• Repeat the pinching process slowly to avoid stretching the clay too quickly. Emphasize that once a pinch is made in the clay, it must be repeated all the way around to the starting point to maintain the pot's roundness.
  • Demonstrate how to roll a coil of clay by breaking off a small chunk of clay and rolling it between your hands to form a snake-like shape. Put the “snake” on a flat surface. Starting with your fingertips, roll the clay down to the bottom of the palm of your hand and back to your fingertips. Repeat this motion moving up and down the coil, gradually increasing pressure until the coil is about one-quarter-inch in diameter.
  • Explain that the lip, or top edge, of the pot is important to give the pot a finished look. This can be done by smoothing the edge or attaching a final coil to the top.
Decorating with colored clay on already pinched pots
  • Discuss ways that the children might use the colored clay to decorate their pots, such as handles, lips, designs added to the sides of the pots, or making the pots grow taller.
  • Have the children pinch their pots; choose two colors of clay; and then decorate their pots.
Decorating the pinch pot with colored clay.

Decorating the ball of clay before pinching the pots
  • Explain that by decorating the ball of clay before the pot is pinched, the colored clay melds into the surface of the pots, giving them a more organic, or natural, appearance.
  • Have each child choose two colors of clay to use for decoration; press coils and shapes made with the colored clay onto the surface of the clay balls; and then pinch the pots.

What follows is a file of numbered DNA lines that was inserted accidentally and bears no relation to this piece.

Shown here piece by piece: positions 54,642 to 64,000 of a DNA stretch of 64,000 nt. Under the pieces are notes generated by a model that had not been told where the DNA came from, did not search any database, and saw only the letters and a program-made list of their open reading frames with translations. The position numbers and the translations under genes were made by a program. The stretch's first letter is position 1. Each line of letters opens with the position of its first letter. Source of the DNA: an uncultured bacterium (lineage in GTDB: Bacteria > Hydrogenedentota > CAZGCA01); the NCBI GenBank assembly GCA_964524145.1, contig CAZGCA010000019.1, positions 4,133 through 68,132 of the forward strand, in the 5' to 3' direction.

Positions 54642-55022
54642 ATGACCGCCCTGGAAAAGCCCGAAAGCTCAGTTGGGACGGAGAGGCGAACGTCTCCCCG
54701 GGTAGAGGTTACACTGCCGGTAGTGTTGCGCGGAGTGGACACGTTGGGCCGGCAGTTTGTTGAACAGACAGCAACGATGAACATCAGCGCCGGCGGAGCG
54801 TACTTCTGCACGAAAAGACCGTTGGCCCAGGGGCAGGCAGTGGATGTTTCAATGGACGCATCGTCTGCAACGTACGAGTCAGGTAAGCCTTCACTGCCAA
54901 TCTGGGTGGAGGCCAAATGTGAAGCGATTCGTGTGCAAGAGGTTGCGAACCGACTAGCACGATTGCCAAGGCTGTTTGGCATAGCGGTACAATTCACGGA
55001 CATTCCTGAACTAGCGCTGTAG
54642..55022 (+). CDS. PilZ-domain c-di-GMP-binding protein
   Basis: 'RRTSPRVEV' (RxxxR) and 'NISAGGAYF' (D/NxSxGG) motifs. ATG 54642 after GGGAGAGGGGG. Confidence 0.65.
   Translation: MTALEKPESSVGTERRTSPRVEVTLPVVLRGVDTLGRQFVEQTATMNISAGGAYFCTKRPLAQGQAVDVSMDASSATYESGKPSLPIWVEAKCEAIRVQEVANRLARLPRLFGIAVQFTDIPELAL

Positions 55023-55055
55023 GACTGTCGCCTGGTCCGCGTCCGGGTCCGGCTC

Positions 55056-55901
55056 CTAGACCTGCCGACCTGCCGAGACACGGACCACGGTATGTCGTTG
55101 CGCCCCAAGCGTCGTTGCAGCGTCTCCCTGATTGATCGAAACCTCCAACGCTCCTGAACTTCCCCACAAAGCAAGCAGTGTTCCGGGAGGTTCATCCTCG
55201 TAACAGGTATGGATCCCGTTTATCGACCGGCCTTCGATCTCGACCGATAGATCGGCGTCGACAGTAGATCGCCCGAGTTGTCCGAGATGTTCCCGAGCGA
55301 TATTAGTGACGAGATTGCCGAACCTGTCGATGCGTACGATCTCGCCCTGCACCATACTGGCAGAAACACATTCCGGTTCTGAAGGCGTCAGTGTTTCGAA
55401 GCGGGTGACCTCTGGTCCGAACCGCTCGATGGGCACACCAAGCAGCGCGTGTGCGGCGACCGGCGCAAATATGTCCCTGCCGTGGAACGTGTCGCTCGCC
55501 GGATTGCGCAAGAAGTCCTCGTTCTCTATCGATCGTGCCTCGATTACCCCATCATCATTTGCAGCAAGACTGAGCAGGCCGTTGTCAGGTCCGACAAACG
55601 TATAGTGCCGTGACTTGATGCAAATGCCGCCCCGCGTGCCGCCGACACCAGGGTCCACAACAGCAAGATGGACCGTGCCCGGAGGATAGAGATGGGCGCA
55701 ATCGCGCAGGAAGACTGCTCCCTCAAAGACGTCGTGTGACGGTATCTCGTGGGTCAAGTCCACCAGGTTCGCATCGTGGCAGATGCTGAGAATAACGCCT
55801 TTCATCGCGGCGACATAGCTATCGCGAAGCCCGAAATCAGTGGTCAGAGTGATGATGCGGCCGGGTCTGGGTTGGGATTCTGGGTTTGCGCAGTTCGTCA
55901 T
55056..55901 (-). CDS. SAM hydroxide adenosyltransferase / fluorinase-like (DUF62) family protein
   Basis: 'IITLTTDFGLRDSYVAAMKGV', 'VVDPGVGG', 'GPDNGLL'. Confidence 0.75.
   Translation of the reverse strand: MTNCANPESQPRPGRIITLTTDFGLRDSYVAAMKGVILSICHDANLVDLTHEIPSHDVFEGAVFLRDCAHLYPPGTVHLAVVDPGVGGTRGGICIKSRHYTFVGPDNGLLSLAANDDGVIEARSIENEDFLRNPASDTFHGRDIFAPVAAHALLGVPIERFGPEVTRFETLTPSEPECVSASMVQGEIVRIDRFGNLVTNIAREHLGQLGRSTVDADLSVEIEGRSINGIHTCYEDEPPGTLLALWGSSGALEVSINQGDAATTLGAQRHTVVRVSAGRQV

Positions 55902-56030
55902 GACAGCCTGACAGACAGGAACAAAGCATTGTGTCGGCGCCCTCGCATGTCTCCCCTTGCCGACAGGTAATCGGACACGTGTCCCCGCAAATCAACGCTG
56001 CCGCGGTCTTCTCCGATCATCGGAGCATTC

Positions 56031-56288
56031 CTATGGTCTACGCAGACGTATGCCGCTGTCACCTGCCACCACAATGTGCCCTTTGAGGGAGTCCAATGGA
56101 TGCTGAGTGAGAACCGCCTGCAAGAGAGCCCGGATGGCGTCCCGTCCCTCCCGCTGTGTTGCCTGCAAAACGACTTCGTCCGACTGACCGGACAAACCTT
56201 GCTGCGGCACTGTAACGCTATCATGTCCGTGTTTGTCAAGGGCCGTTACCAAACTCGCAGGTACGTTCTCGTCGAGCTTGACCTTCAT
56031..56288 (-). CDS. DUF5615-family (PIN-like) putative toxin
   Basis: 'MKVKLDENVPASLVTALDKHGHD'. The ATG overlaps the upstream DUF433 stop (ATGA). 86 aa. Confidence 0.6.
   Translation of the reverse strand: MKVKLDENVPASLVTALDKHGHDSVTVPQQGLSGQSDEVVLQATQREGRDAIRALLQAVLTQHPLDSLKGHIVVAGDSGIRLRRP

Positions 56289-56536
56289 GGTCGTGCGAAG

Decorating the ball of clay before pinching the pot.
Note:  Dry the pots slowly on trays, loosely covered with plastic, and then bisque-fire them in a kiln. Apply a coat of clear glaze and let them dry again before glaze-firing them.

  • Children often want to paint their coils with different colors, but painting individual coils is tedious and difficult. While looking for an easier way to have multicolored coils, I became intrigued with the idea of colored clay.
  • Unless the children are experienced with working with clay, it would be too confusing to offer both methods at the same time. It is better to offer each method in a separate session.
  • Mixing underglazes into the clay will be very messy. You will need to wash your hands and clean the work surface often to keep the colors from becoming muddy. Plan to make only enough colored clay for the decorations.
  • Since the children will hold the clay in their hands while pinching the pots, it is not necessary to cover the work surface. Coils can be rolled on a hard surface without sticking.
  • Handling the colored clay sometimes leaves finger marks on the insides of the pots that will become apparent only after the pots are fired in the kiln. Avoid these marks by brushing a layer of clay slip on the insides of the pots just before they become leather-hard.
  • Review the process of pinching a pot.
  • Discuss the variety of ways that the colored clay was used.
  • Compare the differences between working with colored clay and painting with underglazes.
What the children might say...
  • This clay looks gray not yellow.
  • I got my pieces of colored clay mixed up and now I can’t tell which color is which.
  • Why aren’t we going to paint the colors on our pots?
  • Can I make my pinch pot with the pink clay?
What you might say...
  • Even though all of the clay looks gray now, the different colors that have been added to the clay will show after the pots are fired in the kiln.
  • If you look carefully at your clay, you will see that the shades of gray are different depending on the color of underglaze that was added. Compare the shade of your clay to the clay on the labeled trays to determine what color it will be after being fired in the kiln.
  • Coils are hard to paint individually, so putting the colors directly into the clay makes it easier to have different colors of coils next to each other. 
  • The clay we are using to make the pinch pots will be white after it is fired in the kiln. We only have enough colored clay to decorate the pots, but you can add lots of pink designs.
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Colored clay added to the already pinched pots:

Colored clay added to the balls of clay before pinching the pots: